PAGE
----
This guide is intended for people who want to start working on
krew itself. If
you intend to write a new plugin, see the Developer
Setting up the environment
Krew is built with go 1.10, but newer versions will do as well.
Most toolchains will expect that the krew repository is on the
To set it up correctly, do
mkdir -p $(go env GOPATH)/src/sigs.k8s.io/krew cd $(go env GOPATH)/src/sigs.k8s.io/krew git clone https://github.com/kubernetes-sigs/krew . git remote set-url origin --push no_push # to avoid pushes
Using macOS for development
The tools provided in the
hack folder expect you to use GNU binaries, the easiest way to install them is to use brew
brew install coreutils grep gnu-sed
And remember to add them to your
$PATH to make them your default binaries
export PATH=$(brew --prefix coreutils)/libexec/gnubin:$PATH export PATH="$(brew --prefix grep)/libexec/gnubin:$PATH" export PATH="$(brew --prefix gnu-sed)/libexec/gnubin:$PATH"
Krew adheres to standard
golang code formatting conventions, and also expects
imports sorted properly.
To automatically format code appropriately, install
go get golang.org/x/tools/cmd/goimports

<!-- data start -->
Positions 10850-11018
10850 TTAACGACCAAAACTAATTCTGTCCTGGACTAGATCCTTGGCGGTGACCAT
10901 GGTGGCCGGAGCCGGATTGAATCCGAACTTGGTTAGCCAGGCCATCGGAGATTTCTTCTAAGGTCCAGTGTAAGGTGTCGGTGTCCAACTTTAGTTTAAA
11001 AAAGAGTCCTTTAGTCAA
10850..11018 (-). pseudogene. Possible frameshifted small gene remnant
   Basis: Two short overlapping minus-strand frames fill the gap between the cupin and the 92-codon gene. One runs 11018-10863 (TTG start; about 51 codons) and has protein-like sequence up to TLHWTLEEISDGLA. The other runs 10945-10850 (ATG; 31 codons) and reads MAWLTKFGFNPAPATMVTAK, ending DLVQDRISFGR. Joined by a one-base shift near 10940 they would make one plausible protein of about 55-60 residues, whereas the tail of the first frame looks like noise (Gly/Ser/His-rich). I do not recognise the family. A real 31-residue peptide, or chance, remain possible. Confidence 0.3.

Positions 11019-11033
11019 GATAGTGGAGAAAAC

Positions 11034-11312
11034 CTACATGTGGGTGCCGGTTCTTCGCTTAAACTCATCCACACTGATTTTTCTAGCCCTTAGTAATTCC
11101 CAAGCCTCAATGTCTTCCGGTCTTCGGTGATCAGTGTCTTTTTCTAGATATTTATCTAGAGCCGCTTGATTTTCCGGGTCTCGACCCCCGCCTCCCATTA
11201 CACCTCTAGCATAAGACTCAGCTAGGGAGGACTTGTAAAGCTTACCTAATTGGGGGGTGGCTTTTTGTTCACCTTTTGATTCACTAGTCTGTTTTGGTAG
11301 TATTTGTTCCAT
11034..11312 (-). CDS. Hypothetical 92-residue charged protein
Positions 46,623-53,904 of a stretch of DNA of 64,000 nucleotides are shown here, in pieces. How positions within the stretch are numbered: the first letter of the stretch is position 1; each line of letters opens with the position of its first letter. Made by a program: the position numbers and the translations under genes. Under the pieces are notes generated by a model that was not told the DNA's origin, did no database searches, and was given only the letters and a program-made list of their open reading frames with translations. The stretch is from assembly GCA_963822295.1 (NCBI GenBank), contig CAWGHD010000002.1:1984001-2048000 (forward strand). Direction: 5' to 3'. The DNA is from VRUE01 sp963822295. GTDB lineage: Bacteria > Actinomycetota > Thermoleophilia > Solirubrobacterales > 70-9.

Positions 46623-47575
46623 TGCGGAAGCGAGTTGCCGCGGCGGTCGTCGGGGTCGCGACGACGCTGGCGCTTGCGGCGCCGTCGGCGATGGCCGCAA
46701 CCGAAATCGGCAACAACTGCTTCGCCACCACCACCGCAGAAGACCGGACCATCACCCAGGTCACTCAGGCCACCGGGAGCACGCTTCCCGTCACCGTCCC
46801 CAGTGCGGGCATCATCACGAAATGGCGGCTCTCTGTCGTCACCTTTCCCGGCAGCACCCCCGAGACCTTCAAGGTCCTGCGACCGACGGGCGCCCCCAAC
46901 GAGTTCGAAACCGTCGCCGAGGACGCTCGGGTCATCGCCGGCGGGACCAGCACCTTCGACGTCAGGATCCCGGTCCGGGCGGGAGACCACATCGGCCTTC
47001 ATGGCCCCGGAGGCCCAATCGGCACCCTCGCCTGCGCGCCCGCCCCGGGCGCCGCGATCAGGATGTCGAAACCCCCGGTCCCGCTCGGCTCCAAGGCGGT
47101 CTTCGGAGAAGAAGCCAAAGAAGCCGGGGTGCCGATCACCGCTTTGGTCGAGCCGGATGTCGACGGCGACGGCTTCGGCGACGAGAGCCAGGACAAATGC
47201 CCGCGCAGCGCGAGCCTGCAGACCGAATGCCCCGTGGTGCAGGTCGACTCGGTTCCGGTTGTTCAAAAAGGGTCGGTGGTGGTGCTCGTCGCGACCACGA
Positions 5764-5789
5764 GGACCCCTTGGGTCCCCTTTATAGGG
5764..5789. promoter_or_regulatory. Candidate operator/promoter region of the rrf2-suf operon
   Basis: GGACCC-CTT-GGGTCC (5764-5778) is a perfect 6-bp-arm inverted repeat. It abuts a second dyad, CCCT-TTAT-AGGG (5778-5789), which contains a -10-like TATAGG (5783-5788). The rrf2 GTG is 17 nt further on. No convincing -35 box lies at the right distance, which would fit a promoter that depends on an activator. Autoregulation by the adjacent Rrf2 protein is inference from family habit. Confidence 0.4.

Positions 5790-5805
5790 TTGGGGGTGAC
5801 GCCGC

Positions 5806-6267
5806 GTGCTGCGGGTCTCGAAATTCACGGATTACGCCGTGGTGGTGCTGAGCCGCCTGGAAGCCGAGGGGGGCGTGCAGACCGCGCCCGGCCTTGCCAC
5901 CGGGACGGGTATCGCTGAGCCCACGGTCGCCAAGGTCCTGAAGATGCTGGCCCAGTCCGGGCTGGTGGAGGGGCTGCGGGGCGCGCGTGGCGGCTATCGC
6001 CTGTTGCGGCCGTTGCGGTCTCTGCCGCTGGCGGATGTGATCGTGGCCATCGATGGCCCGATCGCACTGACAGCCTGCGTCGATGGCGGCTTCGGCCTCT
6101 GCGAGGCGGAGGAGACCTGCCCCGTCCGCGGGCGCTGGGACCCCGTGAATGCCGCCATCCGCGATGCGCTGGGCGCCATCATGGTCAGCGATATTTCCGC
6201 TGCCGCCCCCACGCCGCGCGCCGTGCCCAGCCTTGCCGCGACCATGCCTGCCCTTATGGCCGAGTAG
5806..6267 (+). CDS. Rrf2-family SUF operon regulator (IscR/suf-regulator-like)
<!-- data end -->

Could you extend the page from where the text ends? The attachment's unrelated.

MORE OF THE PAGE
goimports -local sigs.k8s.io/krew -w cmd pkg integration_test
Shell scripts are automatically formatted by
shfmt, to install and to validate run:
If format is in expected format, there will be no output. Otherwise, problematic scripts will be listed and a command will be provided to format them:
shfmt -w -i=2 hack/
In addition, a boilerplate license header is expected in all source files.
All new code should be covered by tests.
hack/make-binary.sh to make a binary in
out/bin/ for your current
platform. You can use
hack/make-binaries.sh to build binaries for all
To run tests locally, the easiest way to get started is with
This will run all unit tests and code quality tools.
To run a single tool independently of the other code checks, have a look at the
other scripts in
In addition, there are integration tests to cover high-level krew functionality.
To run integration tests, you will need to build the
krew binary beforehand:
krew in a sandbox
After making changes to krew, you should also check that it behaves as expected.
You can do this without messing up the krew installation on the host system by
KREW_ROOT environment variable.
mkdir playground KREW_ROOT="$PWD/playground" krew update
Any changes that krew is going to apply will then be applied in the
playground/ folder, instead of the standard
Testing in a docker sandbox
Alternatively, if the isolation provided by
KREW_ROOT is not enough, there is
also a script to run krew in a docker sandbox: